L&D Best Practices

To be accountable towards yourself and others, go beyond individualism!

Duration 3 minutes Modified on
Self accountability

Self accountability definition:

Self accountability is defined as an obligation or willingness to accept responsibility or to account for one’s actions. In the workplace and in team work, being accountable is a paramount quality, linked with trust, reliability and responsibility. However, accountability can be wrongfully associated with other behaviors that ultimately drive damageable results.

There’s a myth that accountability equates to having to do everything in an individual, solitary way. However, a systematic tendency to avoid asking for help can have catastrophic outcomes. When running a project, it’s important to break it down, to divide it into phases and to identify who to turn to for help if required. Putting everything in place to get a project in on time is at the essence of self accountability. It often involves asking for help! Colleagues who are able to rely on others demonstrate responsibility for the commitment they made.

Every individual has a responsibility to themselves and to others to others to speak up and ask for what they need. Having too many tasks to complete will lead even the most motivated ones to the breaking point. To remain accountable, it’s important to speak up before this happens. Speaking up for yourself means that you are telling the truth about what you can and can’t do. It means that you’re asking for help when and as you need it. It means you’re communicating your results in real time and not trying to camouflage the truth. In a culture of accountability, colleagues provides feedback in real time, to simplify workflows and to guarantee a constant and sustainable level of performance.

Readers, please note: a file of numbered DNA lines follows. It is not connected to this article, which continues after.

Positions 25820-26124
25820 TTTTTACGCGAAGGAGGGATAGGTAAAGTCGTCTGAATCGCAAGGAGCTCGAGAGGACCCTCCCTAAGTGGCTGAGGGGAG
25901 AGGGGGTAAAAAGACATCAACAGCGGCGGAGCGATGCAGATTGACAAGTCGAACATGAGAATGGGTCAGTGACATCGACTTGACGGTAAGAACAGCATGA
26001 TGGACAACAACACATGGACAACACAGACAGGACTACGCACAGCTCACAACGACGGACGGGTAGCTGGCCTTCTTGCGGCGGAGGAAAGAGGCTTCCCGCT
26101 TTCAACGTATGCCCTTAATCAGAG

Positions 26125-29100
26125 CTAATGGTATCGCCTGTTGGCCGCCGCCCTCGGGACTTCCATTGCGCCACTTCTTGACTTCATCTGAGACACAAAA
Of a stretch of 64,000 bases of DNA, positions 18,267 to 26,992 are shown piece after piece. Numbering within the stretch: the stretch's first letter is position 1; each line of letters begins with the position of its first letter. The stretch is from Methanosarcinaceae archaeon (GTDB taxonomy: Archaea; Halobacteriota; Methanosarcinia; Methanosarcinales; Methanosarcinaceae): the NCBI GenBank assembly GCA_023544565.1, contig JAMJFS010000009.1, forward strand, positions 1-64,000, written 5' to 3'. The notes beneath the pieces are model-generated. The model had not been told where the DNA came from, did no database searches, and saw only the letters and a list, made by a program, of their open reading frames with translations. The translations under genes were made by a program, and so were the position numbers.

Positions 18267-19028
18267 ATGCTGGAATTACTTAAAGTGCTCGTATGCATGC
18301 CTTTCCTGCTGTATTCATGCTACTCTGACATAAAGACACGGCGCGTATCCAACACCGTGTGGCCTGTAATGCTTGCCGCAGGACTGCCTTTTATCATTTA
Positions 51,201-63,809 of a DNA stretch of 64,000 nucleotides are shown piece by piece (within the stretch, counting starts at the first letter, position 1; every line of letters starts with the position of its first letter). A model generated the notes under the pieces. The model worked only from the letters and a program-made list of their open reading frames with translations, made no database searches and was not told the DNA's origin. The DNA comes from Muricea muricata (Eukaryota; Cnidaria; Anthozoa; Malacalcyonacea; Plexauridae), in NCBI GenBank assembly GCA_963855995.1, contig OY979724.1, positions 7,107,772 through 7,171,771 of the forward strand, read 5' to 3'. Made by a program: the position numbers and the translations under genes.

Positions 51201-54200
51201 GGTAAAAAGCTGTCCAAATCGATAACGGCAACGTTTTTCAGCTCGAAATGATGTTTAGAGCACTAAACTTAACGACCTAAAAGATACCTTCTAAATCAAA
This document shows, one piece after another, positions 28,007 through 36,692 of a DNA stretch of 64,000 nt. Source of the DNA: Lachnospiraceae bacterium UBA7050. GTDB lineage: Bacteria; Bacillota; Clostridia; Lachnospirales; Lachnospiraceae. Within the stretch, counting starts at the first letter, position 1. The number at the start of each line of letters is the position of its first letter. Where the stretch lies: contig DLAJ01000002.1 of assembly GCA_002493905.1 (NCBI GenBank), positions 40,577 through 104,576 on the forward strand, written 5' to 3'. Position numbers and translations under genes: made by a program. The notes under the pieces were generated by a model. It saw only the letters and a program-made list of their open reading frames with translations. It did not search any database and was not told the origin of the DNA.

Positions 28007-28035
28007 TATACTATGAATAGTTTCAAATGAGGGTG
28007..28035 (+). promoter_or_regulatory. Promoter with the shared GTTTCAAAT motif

There is an important time management dimension in accountability. We know that the unexpected will occur, we know that unanticipated events may impact what can be done and by when. It’s critical to build in that extra safety margin of time in order to set ourselves up for success.

How to demonstrating your accountability: the example of meetings

Meetings are an excellent opportunity to demonstrate accountability toward your missions and the people you work with. There are 3 key moments to show accountability: before, during and after meetings.

Accountability towards yourself and your career

Holding yourself to the highest standards of self accountability will ultimately take you far in your career. It’s key to put yourself in a position to do the job you want to have in the future. To get there, it’s important to take initiative. Find out what that next skill set is, not just to meet current expectations, but to meet future ones as well.